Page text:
“One of the things that separates, tonally, the deaths in this movie, from the non-snap deaths in Infinity War, is that they are almost all the heroes’ choice in this movie,” Markus explains on the Endgame commentary.
“In fact, I think they are entirely the heroes’ choice in this movie. Whereas Loki’s death, Heimdall’s death, Gamora’s death, Vision’s death in Infinity War were all done to them by Thanos which is a much greater tragedy.”
“Murders,” adds McFeely. In Endgame, Markus continues, “Here you have that heroic, victorious sadness.”
During the events of Infinity War, Thanos (Josh Brolin) wipes out the planet Xandar before murdering Asgardians Heimdall (Idris Elba) and Loki (Tom Hiddleston) aboard the Statesman.
Adopted daughter Gamora (Zoe Saldana) is later sacrificed by Thanos on Vormir to unlock the Soul Stone, one of the six Infinity Stones needed by Thanos to carry out his mission of erasing half of all life throughout the universe. He wins the final stone, the Mind Stone, when he rips it free from the head of Vision (Paul Bettany) in Wakanda, killing him.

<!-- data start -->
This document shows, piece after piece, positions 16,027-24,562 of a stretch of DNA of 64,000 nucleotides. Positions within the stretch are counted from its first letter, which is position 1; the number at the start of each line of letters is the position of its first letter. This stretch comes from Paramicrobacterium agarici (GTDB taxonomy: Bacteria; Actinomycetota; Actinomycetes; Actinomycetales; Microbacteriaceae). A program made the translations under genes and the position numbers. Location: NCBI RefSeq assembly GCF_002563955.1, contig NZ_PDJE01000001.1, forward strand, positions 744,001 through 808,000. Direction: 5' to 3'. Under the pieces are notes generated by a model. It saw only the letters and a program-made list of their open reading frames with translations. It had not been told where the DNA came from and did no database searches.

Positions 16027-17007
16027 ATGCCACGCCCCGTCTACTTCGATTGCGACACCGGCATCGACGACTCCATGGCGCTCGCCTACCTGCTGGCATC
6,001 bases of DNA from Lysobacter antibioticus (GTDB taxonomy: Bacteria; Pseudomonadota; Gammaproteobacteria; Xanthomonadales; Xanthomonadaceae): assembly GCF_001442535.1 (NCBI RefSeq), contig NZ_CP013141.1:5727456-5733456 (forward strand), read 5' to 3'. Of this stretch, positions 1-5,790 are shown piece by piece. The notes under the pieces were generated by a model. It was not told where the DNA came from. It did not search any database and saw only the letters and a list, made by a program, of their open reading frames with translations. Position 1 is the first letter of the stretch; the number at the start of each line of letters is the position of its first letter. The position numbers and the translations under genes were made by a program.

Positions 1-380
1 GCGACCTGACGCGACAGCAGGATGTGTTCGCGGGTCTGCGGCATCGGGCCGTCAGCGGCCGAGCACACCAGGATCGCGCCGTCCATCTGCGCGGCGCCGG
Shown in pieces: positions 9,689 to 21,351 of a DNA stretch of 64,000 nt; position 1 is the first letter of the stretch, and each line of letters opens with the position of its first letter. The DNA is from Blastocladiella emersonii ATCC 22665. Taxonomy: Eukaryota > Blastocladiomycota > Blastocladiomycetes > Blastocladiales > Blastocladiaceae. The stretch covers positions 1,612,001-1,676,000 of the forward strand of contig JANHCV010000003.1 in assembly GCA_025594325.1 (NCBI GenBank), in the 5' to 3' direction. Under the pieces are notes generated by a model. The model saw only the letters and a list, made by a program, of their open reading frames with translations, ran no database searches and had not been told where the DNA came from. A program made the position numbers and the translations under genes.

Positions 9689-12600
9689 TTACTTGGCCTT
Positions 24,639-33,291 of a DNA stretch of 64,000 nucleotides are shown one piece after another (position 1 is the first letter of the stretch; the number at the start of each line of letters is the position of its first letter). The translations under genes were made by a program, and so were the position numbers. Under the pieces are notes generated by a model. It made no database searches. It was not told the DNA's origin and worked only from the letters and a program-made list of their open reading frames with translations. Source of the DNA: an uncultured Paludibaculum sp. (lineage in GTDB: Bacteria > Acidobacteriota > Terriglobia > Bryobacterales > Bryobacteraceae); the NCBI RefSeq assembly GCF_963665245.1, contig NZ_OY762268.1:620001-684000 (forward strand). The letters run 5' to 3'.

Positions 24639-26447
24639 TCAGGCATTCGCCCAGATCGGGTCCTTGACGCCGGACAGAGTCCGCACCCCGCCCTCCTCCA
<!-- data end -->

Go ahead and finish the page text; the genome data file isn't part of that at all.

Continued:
Five years later, in Endgame, those deaths are not reversed. Smart Hulk (Mark Ruffalo) does successfully reverse Thanos’ snap, returning the snap victims to life after a valiant sacrifice from Black Widow (Scarlett Johansson) unlocked the Soul Stone.
Thanos and his army are later wiped out by Iron Man (Robert Downey Jr.), who sacrifices himself by using the six Infinity Stones to halt the battle that assembled all of Earth’s mightiest heroes.
“At the beginning of Endgame, she wants to bring it all back because she feels like it is the strongest emotional connection that she’s ever had in her life,” director Joe Russo says of Black Widow’s death later in the commentary track.1comments
“She’s presented with a choice, which is to give her own life to bring everyone else back, and she does it. Which [is] the single most heroic moment in the history of the Marvel Universe.”
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